Have you ever wondered what the secret recipe is that allows successful start-ups to scale up so quickly? What is the big idea behind keeping users attracted to the product so much?
Let’s analyze the way Facebook develops its application as discussed by Mark Zuckerberg in the interview with enterpreneur.com:
“At any given point in time, there isn't just one version of Facebook running, there are probably 10,000. Any engineer at the company can basically decide that they want to test something. There are some rules on sensitive things, but in general, an engineer can test something, and they can launch a version of Facebook not to the whole community, but maybe to 10,000 people or 50,000 people—whatever is necessary to get a good test of an experience"
Does it sound like the thing your mobile app is still missing? In this article, I’ll describe the 3 most important reasons why A/B testing can help your app grow.
Introducing a new feature
Not sure how the users will react to your app’s new update? Will they love it or will it make them go? You can use a 50-50 A/B test and analyze user retention and engagement in both the variant and control test group. Remember to always listen to your users. If you see that your app’s new feature is not gaining the expected interest in a few days, it might be a high time you redesigned it or even turned it off. In contrast, if the new update meets the interests of the variant group in the given testing time slot, you should definitely release it for everyone!
Deciding which UX idea to choose in your app
A good UX design, especially in mobile app development, is crucial. Not sure which UI design concept to choose to implement in your app? Follow the Facebook approach and implement both of them! Let your users choose their preferred way by analyzing user retention in each of the variant groups and comparing them to the control group. Remember you are not limited to two UI variants – you can test many of them. Experiment with different colors, layouts, and even screen flows!
A/B testing approach can also guarantee success when deploying a new release. Imagine you can deploy a new app version partially, slowly increasing the rollout scope. For example, if you are about to release a major update to your application, you can start a 5-percent rollout, deploying it only to a small group of your users. If no major issues are reported by the crash reporting tool or by the users directly in the variant group in a given time slot, you can increase the rollout group to, say, 25% of users. If you spot any issues, you can quickly roll back or stop further rollout and avoid serving the buggy release to the whole user group. At the same time, you start can addressing the issues found during the A/B deploy and start the deployment process again once all issues are fixed.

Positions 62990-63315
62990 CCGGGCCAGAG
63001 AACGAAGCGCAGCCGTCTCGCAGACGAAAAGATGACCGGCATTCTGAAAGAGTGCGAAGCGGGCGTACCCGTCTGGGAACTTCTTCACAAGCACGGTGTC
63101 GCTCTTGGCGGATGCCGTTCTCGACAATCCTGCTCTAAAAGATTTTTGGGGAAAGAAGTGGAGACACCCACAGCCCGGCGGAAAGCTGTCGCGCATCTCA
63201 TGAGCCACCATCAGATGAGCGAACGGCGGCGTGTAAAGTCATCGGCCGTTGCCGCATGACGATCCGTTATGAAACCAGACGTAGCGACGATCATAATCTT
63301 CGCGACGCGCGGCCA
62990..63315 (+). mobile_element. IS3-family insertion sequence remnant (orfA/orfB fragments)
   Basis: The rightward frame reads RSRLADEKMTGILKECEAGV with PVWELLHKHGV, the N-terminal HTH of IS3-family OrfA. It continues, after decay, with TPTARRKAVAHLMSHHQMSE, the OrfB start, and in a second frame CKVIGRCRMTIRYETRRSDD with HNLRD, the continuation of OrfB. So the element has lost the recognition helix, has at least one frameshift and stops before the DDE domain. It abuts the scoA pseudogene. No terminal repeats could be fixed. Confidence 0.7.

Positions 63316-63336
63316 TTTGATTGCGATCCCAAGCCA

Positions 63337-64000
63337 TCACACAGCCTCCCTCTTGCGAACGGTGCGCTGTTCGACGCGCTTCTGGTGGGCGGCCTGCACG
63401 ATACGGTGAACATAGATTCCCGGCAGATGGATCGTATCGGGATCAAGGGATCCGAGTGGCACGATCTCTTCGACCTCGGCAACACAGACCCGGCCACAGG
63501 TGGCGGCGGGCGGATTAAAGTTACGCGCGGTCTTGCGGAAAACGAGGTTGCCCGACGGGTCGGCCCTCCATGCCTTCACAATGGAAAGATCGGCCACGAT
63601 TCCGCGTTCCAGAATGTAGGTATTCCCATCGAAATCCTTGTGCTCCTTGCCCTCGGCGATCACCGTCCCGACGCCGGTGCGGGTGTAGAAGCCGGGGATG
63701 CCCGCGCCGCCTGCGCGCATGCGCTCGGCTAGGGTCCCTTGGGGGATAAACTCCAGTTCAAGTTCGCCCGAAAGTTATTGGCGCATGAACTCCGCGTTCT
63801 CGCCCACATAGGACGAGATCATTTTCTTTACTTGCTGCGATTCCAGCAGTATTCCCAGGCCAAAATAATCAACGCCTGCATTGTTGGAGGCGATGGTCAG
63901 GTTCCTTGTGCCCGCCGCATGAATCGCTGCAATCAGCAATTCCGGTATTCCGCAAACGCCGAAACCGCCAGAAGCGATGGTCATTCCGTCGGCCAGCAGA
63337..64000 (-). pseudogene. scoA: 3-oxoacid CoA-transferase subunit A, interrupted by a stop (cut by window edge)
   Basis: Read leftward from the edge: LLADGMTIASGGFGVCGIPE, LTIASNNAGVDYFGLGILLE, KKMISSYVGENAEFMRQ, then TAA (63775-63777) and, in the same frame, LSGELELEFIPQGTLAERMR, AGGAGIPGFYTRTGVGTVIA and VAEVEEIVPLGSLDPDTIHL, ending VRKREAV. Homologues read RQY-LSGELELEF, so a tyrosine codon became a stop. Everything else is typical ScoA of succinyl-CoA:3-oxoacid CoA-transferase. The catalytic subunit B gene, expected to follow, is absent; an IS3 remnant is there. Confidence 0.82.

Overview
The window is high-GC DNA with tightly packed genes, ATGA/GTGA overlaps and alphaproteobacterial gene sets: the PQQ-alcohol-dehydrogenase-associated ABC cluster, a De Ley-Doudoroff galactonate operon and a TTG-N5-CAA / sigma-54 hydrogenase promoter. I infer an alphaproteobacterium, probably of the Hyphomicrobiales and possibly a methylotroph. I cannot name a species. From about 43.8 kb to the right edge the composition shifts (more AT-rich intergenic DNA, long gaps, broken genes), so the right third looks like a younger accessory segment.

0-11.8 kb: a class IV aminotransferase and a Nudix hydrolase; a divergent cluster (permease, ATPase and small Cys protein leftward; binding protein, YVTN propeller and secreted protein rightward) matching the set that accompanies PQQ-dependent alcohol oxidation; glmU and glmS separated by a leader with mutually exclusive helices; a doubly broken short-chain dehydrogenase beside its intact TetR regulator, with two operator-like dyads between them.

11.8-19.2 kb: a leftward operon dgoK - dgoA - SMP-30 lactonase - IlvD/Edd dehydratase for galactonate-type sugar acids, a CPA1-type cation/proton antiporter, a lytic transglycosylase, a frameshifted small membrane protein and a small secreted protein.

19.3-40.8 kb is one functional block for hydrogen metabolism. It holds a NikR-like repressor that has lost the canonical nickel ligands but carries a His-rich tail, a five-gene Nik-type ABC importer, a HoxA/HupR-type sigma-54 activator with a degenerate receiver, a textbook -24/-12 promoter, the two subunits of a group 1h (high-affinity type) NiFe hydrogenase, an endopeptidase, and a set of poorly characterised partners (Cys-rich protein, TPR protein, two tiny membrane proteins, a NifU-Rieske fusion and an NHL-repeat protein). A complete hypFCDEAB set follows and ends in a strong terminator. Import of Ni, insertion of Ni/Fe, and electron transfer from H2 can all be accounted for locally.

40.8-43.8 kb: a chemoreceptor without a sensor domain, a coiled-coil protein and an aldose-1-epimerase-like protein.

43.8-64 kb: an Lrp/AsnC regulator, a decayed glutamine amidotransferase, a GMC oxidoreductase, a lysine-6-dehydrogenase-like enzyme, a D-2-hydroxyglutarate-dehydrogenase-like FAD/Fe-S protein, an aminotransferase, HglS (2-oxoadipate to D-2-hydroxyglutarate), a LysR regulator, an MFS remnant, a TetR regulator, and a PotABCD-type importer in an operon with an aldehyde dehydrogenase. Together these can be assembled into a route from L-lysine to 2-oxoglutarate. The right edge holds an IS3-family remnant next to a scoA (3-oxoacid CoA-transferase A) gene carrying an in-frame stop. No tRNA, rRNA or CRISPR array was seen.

If you are already in love with the A/B testing idea, but you are worried about its development costs, I have good news for you. It’s extremely easy to implement it in your app with Firebase service and its A/B Testing and Firebase Remote Config features. The former allows you to define test scenario variants and control groups directly in the Firebase Developer Console. The latter allows sending the A/B test config directly to your application seamlessly and in real time. Firebase works as an A/B testing backend controller and decides which test variant each app user should receive. The Firebase Remote Config is extremely easy to integrate into Android and iOS applications. You don’t need to implement any sync logic inside the mobile application – your app configuration settings will be synced out of the box and the integration is quick and painless.
All you need to do to benefit from A/B testing in your mobile application is to log and carefully analyze the events users belonging to each variant group are logging and make your application development decisions test-driven. If you are using Firebase for test scenario configuration, the best way to track test results is with Google Analytics, which is integrated with Firebase Developer Console by default. Remember to always listen to your users. If you observe that the new feature does not deliver the expected results, just switch it off in the remote config for the whole user group. In contrast, if the new feature meets the interests of the variant group in a given testing time slot, you can release it for everyone with just one click. Experiment with your users’ preferences and filter variant groups by different factors (e.g. location, language, device, OS, and more)!
A/B testing is a tool you should be using to keep users attracted to your mobile app. The test-driven approach can also help you make the right choices when developing your app. It will make sure you are moving in the right direction. A/B testing is extremely easy to implement in mobile apps with the use of external services like Firebase, which can work as a backend for your A/B tests. So why don’t you give A/B testing a try right away? You can learn more about Firebase A/B testing at the official docs. If you have any trouble or would like to learn more, get in touch with us. We will be happy to help!